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Title

Untitled

1860-1897


Artist

Andrew Cunningham

Australia

1831 - Unknown


About

Andrew Cunningham was a painter, decorator and professional photographer. Born in Scotland, he was in Armidale, New South Wales by 1856 and by 1857 was advertising his services in painting, ornamental work and paper-hanging. He was working as Armidale’s resident photographer by 1859 and in 1870 claimed to have taken the only photograph of the body of bushranger Captain Thunderbolt (Fred Ward) when he was shot by an off duty policeman at nearby Uralla. Cunningham produced portraits and views of the Armidale area, often in carte de visite form.

A carte de visite is a stiff card of about 10 x 6.4 cm, with an attached paper photograph, invented in 1854 by André-Adolphe-Eugène Disderi. They were introduced into Australia in 1859 by William Blackwood with albums arriving in 1860, aiding the collection and distribution of multiple cartes. Cartes were usually portraits and were made by the millions worldwide. Multi-lens, or ‘multiplying’ cameras were introduced in the 1860s, which were capable of producing from 2 to 32 images in quick succession, dramatically increasing the number of cartes de visite that could be made from a single photographic plate. They were easily reproduced by making paper contact prints from the glass plates, which were then cut and pasted to card.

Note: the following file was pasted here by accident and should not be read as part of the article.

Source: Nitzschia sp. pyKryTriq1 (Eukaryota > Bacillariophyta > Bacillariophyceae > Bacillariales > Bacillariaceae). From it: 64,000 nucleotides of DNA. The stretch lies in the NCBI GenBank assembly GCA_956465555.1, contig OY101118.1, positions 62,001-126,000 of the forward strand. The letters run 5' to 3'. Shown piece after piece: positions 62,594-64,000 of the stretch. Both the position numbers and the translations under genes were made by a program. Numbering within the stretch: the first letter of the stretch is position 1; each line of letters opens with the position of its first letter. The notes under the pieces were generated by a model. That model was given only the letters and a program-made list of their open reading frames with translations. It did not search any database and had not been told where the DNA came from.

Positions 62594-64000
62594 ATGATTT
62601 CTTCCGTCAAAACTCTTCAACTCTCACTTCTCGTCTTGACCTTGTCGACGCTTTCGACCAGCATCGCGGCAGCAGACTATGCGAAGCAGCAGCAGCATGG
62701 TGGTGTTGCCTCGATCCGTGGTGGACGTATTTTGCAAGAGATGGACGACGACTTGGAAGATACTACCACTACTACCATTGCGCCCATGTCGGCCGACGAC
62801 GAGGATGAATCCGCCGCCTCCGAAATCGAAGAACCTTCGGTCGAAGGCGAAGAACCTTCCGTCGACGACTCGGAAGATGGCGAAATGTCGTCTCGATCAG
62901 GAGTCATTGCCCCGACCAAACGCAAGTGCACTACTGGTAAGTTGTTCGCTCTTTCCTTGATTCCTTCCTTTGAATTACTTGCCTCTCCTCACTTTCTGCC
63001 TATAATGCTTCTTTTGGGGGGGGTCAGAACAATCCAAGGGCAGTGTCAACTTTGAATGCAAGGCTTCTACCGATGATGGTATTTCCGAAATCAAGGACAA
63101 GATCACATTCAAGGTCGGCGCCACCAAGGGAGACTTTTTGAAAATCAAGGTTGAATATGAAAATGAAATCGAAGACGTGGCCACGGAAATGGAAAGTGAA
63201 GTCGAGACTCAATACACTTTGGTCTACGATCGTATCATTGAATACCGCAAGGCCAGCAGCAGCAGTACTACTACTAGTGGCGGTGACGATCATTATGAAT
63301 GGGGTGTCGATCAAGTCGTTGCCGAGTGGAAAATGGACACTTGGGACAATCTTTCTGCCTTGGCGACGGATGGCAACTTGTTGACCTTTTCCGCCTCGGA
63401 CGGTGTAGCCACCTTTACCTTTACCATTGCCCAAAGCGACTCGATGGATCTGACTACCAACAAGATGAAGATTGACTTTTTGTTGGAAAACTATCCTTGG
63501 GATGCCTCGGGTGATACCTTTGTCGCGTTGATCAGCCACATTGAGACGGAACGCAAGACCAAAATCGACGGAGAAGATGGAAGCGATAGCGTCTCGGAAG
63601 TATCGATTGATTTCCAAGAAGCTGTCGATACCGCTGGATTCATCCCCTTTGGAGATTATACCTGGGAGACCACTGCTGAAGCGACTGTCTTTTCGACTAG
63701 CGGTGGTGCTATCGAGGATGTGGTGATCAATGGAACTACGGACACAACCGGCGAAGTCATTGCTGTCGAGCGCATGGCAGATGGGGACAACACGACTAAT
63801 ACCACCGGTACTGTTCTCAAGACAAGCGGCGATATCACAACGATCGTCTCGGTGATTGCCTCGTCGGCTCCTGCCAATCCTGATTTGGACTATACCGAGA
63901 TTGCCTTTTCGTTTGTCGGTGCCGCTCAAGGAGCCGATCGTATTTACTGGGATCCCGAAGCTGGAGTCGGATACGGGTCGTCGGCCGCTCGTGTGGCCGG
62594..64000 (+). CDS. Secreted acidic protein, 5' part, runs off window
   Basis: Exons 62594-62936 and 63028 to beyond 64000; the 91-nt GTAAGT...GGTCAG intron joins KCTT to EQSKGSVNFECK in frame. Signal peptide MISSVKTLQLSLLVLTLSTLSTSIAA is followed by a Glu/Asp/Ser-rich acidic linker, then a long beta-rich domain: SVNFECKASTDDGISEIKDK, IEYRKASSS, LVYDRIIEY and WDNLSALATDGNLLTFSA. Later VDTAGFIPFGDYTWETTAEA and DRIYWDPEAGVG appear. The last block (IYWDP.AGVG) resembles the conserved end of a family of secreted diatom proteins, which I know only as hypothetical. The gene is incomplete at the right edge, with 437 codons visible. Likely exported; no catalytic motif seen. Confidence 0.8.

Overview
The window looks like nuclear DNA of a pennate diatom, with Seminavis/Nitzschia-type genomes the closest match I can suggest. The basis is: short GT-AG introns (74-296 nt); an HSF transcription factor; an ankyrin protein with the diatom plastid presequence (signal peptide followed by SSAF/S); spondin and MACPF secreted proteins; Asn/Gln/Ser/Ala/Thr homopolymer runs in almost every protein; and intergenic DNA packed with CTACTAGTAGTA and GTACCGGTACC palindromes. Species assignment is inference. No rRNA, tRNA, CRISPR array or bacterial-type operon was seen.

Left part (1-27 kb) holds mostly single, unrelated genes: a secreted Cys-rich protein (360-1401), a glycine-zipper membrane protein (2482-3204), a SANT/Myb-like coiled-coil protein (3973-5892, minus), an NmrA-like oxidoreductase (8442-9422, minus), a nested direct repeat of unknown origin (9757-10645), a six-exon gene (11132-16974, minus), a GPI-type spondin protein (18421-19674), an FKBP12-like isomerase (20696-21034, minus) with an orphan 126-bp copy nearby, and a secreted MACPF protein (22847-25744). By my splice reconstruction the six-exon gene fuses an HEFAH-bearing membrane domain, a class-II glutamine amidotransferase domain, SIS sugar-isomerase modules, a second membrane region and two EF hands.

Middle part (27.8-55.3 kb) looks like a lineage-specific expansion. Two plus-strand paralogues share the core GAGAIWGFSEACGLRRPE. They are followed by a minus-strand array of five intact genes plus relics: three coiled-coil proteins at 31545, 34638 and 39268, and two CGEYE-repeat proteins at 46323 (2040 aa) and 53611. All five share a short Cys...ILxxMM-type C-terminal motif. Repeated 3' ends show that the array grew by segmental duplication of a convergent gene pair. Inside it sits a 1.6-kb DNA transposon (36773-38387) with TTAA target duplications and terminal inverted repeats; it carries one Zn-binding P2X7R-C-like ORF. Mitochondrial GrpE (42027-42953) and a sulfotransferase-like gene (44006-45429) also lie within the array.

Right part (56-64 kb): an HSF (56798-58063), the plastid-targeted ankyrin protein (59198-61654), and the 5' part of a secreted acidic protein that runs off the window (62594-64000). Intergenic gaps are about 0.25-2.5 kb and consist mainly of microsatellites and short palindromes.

Details


Date

1860-1897


Media category

Photograph


Materials used

carte de visite


Dimensions

5.5 x 9.3 cm image; 6.2 x 10.2 cm mount card


Signature & date

Signed c. image, black ink "AC". Not dated.


Credit

Purchased 2014


Location

Not on display


Accession number

306.2014


Artist information

Andrew Cunningham

Works in the collection

1


Shown in 1 exhibition

Exhibition history